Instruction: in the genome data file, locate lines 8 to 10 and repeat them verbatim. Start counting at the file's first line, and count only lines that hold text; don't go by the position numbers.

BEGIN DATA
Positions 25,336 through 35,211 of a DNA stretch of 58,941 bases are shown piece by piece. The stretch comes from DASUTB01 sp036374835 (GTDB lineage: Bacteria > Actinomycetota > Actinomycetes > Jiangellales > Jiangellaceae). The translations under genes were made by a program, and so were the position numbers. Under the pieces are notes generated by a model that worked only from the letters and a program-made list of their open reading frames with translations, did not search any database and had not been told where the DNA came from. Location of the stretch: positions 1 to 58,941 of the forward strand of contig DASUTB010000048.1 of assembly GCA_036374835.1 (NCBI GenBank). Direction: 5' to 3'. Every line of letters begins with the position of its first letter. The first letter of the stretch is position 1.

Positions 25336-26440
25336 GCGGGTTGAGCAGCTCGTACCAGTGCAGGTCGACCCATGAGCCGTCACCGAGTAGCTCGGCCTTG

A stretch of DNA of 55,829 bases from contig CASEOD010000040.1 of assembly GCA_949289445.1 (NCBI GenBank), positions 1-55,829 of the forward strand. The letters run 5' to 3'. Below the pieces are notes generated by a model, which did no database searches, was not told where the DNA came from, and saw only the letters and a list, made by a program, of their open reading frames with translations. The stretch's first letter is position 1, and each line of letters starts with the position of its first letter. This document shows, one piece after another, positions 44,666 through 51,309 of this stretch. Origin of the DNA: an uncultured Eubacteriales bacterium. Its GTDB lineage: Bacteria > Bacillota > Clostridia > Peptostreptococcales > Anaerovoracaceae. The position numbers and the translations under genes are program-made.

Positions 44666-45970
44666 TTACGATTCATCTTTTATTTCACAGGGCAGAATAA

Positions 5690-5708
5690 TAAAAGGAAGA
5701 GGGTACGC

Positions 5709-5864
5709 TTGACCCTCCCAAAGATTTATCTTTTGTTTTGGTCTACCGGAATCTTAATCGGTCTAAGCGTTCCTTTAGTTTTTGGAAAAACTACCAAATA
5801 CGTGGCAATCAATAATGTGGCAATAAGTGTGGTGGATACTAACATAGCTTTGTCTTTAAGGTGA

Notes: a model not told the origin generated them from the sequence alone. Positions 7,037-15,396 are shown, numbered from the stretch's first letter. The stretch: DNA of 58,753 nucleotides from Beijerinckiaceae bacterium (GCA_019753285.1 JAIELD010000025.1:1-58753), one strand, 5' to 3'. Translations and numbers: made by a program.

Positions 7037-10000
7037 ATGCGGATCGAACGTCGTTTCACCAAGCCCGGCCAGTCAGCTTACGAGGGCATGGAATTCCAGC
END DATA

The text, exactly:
5690 TAAAAGGAAGA
5701 GGGTACGC

Positions 5709-5864